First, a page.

As we’ve said before, SSL Man-in-the-Middle solutions can be justified within an enterprise, for example, to monitor employees’ web traffic. But the well-intentioned inclusion of Superfish had unintended consequences far beyond web searching, and created a potential for malicious MITM attacks. Pre-installing any root that does not belong to an audited Certificate Authority and marking it as trusted undermines the trust model created and maintained by platform vendors, browser vendors, and Certificate Authorities. Platform and browser vendors go to great lengths to validate the Certificate Authorities whose roots they include in their trusted root store. Microsoft provided the ability for an enterprise to add additional roots to the Windows trusted root store, and Google Chrome explicitly avoids performing public-key pinning checks for such added roots. As a result, Chrome users receive no warning of the MITM, as they did in the Gogo incident.

        If you think you may have an affected Lenovo computer, visit this web site to check. Uninstalling the Superfish software isn’t enough to remove the vulnerability – you must also remove the Superfish root from the Windows trust store. The instructions provided by Lenovo achieve both objectives.

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      • The SSL 3.0 Vulnerability – POODLE Bug (AKA POODLEbleed)

        Oct 20 2017, 8:27 PM

        by Brook Chelmo 4


        A bug has been found in the Secure Sockets Layer (SSL) 3.0 cryptography protocol (SSLv3) which could be exploited to intercept data that’s supposed to be encrypted between computers and servers. Three Google security researchers discovered the flaw and detailed how it could be exploited through what they called a Padding Oracle On Downgraded Legacy Encryption (POODLE) attack (CVE-2014-3566).

        (Updated Dec. 9, 2014) Recently, a new variant of the POODLE vulnerability (CVE-2014-8730) was found to affect even versions of TLS, the successor to the SSL protocol.  This new vulnerability works against sites that use load balancers that have incorrectly implemented encryption padding checks, and may affect around 10% of servers.  Certain models of F5 and A10 load balancers are susceptible, and as part of best practices we recommend that users apply vendor-supplied patches as they become available.

        It is important to note that this is NOT a flaw in SSL certificates, their private keys, or their design but in the old SSLv3 protocol.  SSL Certificates are not affected and customers with certificates on servers supporting SSL 3.0 do not need to replace them.

        It’s believed to not be as serious as the Heartbleed bug in OpenSSL, since the attacker needs to have a privileged position in the network to exploit the latest.  The usage of Hotspots, public Wi-Fi, makes this attack a real problem. This type of attack falls into the “Man-in-the-middle” category. 


        While SSL 3.0 was introduced in 1996, it is currently supported by nearly 95% of Web browsers according to Netcraft’s latest report.  Many Transport Layer Socket (TLS) clients downgrade their cryptography protocol to SSL 3.0 when working with legacy servers. According to Google, an attacker that controls the network between the computer and server could interfere with the handshake process used to verify which cryptography protocol the server can accept using a “protocol downgrade dance”. This will force computers to use the older SSL 3.0 protocol to protect data that is being sent. Attackers can then exploit the bug by carrying out a man-in-the-middle (MITM) attack to decrypt secure HTTP cookies, which could let them steal information or take control of the victim’s online accounts.  Although, at the time to writing, webmasters have been disabling SSL 3.0 and moving to TLSv1 and above at a rapid pace, there still remains a lot of work to be done.  If Heartbleed taught us anything, it’s that the largest companies act fast while many small companies drag their heels in patching critical vulnerabilities.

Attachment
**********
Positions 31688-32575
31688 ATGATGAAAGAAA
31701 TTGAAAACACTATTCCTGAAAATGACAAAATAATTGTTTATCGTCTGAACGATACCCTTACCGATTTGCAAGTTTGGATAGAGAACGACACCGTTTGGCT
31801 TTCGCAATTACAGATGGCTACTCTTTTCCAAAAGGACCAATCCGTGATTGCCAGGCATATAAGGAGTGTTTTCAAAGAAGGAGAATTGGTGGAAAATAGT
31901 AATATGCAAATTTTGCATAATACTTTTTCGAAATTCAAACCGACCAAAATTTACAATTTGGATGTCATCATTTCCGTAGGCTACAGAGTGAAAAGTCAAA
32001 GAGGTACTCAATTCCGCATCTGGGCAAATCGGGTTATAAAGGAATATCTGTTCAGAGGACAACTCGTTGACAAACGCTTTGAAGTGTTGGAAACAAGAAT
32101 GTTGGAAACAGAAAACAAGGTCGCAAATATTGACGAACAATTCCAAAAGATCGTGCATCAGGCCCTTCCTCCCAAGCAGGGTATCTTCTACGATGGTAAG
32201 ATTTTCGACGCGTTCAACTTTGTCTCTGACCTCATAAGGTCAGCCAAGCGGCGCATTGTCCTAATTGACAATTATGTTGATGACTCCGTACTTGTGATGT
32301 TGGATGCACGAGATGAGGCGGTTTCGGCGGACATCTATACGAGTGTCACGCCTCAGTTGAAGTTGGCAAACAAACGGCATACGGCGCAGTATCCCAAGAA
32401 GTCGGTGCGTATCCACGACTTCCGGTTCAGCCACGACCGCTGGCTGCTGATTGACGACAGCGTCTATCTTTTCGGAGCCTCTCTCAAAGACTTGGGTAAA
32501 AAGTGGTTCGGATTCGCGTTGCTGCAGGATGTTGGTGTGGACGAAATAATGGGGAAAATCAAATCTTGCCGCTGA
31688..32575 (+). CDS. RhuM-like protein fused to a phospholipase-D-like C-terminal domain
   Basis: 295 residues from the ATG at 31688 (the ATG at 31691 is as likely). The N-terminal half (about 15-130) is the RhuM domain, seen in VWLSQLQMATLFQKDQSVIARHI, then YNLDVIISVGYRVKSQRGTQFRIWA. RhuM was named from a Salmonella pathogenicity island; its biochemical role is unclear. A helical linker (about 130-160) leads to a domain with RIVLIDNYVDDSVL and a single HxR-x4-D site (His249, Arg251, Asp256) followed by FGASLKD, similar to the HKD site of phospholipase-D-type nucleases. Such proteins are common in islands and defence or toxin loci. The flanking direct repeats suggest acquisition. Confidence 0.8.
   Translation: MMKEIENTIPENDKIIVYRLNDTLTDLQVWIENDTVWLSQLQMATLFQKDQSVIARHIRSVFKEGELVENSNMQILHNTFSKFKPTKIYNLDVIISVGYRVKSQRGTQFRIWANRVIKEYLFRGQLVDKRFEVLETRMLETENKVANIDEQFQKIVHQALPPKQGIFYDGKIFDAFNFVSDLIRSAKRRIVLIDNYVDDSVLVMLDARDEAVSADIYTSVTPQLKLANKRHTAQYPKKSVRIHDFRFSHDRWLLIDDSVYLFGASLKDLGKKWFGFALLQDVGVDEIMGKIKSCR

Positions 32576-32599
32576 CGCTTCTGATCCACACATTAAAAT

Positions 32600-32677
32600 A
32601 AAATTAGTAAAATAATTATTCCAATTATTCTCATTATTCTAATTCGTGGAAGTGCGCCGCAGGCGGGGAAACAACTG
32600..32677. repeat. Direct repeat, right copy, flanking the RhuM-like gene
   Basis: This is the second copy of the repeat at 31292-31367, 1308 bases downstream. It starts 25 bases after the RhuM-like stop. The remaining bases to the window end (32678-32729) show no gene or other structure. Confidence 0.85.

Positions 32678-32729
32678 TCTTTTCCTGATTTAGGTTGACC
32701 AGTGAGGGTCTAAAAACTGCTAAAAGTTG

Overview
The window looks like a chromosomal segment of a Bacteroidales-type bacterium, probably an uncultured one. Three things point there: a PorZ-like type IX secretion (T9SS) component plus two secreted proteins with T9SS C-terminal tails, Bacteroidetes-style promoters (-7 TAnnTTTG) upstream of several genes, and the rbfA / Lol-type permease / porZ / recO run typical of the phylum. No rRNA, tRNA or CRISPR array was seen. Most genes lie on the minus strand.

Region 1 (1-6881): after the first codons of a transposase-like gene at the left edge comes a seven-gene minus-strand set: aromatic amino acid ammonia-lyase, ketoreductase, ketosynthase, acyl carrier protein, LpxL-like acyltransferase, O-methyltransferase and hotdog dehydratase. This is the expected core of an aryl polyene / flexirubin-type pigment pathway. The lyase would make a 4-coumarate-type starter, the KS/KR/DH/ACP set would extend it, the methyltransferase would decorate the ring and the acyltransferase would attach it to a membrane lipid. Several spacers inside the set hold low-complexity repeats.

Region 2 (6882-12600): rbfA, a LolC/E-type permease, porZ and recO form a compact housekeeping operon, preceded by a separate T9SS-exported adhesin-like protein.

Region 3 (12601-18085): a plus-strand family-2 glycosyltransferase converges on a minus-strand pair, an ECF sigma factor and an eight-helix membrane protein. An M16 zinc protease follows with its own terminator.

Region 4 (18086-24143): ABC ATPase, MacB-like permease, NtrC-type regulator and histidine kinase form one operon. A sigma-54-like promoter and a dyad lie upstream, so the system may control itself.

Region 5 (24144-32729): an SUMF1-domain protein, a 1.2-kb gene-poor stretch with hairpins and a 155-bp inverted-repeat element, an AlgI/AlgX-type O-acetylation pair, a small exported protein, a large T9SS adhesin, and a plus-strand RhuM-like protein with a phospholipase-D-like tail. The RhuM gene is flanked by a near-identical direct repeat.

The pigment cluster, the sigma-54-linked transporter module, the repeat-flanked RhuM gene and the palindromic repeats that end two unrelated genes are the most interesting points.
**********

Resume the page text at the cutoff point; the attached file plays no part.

What Businesses Need to Do

        In order to mitigate the bug there are a few courses of action:

        1. Check to see if your webservers are vulnerable using our free SSL Toolbox.
        2. Disable SSL 3.0 altogether, or disable SSL 3.0 CBC-mode ciphers
        3. A cloud-based Web Application Firewall can help protect against this kind of vulnerability.  For more information please visit our website.
        4. Be leery of any spam messages from scammers trying to capitalize on uncertainty and a lack of technical knowledge.
        5. If applicable, implement F5’s patch.  For information on A10 Networks, please click here for their patch.

        My fellow colleague Christoffer Olausson gives a few tips on how to fix this on Apache:

        > SSLProtocol All -SSLv2 -SSLv3                   <- Removes SSLv2 and SSLv3

        > apachectl configtest                                   <- Test your configuration

        > sudo service apache restart                      <- Restart server

        At the time of writing Google and Mozilla have either removed SSL 3.0 support from their browsers or are in the process of doing so.

        What End-Users Need to Do

        For end-users accessing websites Symantec recommends:

        1. Check to see if SSL 3.0 is disabled on your browser (for example, in Internet Explorer it is under Internet Options, Advanced Settings).
        2. Avoid MITM attacks by making sure “HTTPS” is always on the websites you visit.
        3. Monitor any notices from the vendors you use regarding recommendations to update software or passwords.
        4. Avoid potential phishing emails from attackers asking you to update your password – to avoid going to an impersonated website, stick with the official site domain.

        More Information

        Symantec has published knowledge base articles on the subject for your reference.  See below:

        Symantec Managed PKI for SSL Users

        Symantec Trust Center/Trust Center Enterprise Users

        Stay Connected

        Stay connected with us for more updates on this vulnerability and others.  Follow us on Twitter, Facebook, or visit our technical forums for issues with managing SSL and code-signing certificates.